Last Monday, Guardian News & Media (GNM), publisher of The Guardian and The Observer, produced its daily newspaper in tabloid format for the first time in its history.
Touted as a brave move appealing to readers’ ever-changing media consumption by advocates of the redesign, critics cite the move as an unashamed cost cutting measure.
The change is the latest since the paper’s move to the modern Berliner format in 2005. The Berliner redesign was greeted with international design awards and welcomed with a rise in circulation from readers, enjoying the easy to read format of the eye-catching, full colour paper. At the same time, and with extraordinary prescience, Roy Jeans, the managing director of Magna Global UK predicted: “I believe that in ten years’ time, all newspapers will be tabloid” ….
However, despite the initial warm reception, the decade since hasn’t been so kind on the Berliner, with circulation halving to 161,000, resulting in a reported £38m of losses last year alone. The change to tabloid is hoped to return significant savings for the paper, forming part of its three-year plan to break even by 2019.
The paper has guaranteed that it will continue to offer quality journalism in a tabloid format, but it will be hard for the public to shake the conception that a newspaper’s class and quality is intrinsically linked with its format – something that will be put to the test in the paper’s forthcoming circulation reports.
As for design, the new masthead and typeface has been compared with that of the Evening Standard, seemingly a step back from the paper’s colourful predecessor with a rather traditional appearance. The content is however driven by striking images, with ad placements popping out of the page and screen. It is also 40% smaller than the Berliner, which will affect ads sold on size, raising some concerns in the ad-world.
We work closely alongside our partner agency, Better, on creative rebrand projects. John Taylor, Creative Director of the Middlesbrough based branding experts, comments:
“Tabloid is certainly a lot more comfortable to hold, but from a design perspective the new format, somewhat counter-intuitively, offers a larger canvas area for the front page. This is because it neatly removes the need to cram content above the fold of the Berliner format, which should excite the designers by offering more personality, impact and flexibility.
“In terms of heading and masthead, it’s a pleasingly crisp and sober evolution rather than a radical change. Reintroducing the uppercase T and G in the masthead adds authority and confidence, while Commercial Type’s new ‘Guardian Headline’ font feels familiar yet sharper and more precise. A fitting solution for a newspaper that prides its journalism on clarity. I’m not 100% sold on the lock-up, it looks and feels much more authoritative.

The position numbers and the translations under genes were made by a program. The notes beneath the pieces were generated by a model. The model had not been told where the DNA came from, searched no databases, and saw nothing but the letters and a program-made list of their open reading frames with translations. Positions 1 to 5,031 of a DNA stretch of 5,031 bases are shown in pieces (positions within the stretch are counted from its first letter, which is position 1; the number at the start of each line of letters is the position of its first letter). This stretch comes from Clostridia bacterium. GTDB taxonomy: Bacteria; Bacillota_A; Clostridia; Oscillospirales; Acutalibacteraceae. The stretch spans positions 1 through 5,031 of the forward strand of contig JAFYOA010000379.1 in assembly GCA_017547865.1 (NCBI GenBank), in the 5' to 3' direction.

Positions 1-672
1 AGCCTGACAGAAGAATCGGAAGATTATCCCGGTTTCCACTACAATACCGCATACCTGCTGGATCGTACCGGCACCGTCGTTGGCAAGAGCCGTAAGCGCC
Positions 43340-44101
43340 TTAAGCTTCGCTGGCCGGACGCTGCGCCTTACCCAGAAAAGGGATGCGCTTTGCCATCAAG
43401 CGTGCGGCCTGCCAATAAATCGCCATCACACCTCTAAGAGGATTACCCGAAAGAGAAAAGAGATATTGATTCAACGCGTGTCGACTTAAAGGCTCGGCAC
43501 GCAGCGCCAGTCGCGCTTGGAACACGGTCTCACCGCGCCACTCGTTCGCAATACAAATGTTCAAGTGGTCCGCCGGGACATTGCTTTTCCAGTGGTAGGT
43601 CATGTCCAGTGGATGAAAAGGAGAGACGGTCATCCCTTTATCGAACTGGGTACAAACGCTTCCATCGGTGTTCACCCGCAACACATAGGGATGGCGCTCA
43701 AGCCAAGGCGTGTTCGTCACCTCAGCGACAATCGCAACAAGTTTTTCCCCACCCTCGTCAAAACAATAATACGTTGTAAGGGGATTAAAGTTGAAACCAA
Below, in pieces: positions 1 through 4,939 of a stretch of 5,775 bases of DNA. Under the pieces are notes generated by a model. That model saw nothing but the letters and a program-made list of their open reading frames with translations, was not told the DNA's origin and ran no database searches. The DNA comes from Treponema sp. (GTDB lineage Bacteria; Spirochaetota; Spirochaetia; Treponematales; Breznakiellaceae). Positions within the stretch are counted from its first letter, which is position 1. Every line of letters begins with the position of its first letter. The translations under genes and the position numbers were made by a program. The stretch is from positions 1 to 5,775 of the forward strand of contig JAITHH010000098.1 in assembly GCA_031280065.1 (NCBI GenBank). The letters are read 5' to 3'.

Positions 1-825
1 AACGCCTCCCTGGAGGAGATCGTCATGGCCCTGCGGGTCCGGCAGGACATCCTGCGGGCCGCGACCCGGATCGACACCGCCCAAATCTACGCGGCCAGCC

“Only time will tell if it delivers towards longer term financial goals but the immediate impression is a more concise, sharper, cleaner experience with added gravitas. Refreshing and unlikely to alienate existing readers.”
Editorially, the paper was also criticised on its content last week, as it was seen as lacking character and hard-hitting scoops. However, investigative stories from the paper in the past (the likes of the Panama Papers and the phone hacking scandal) are few and far between in their occurrence and it could be forgiven for avoiding a big sensationalist splash to coincide with its reformat.
In summary, the content is intended to work seamlessly across the outlet’s platforms both in print and online, in order to assert the importance of impartial reporting in a digital world. On the launch, the outlet commented: “Guardian journalism itself will remain what it has always been: thoughtful, progressive, fiercely independent and challenging; and, witty, stylish and fun”.
In a similar move, Acceleris’ client, the Maritime Trade Union, Nautilus International, has very recently redesigned its Telegraph newspaper, an outlet keeping its maritime professional membership base up to date on a wide range of industry issues.
Sent free to union members and available for subscription, the paper moved from a similar Berliner format towards an eye-catching, easier to read magazine. The move was a response from members’ requests for a bigger, better and faster manner for communications as they make the move to more digital driven content.
The Union wanted to retain the award-winning print outlet, but also taking advantage of digital opportunities, delivering news to members as it happens, accessing it wherever and whenever they want. Nautilus’ General Secretary, Mark Dickinson announced: “We need to provide news in a more immediate and dynamic manner… [the magazine] will provide readers with top news stories over the past month, together with in depth analysis and features on the industry”.
Through our copywriting division, Writers Inc, we work closely with our clients on creating engaging and eye-catching content, whether it’s an anniversary publication, a staff magazine, or an annual report. Feel free to get in touch (email@example.com), if you’re thinking about changing your branding or considering a refresh of your collateral.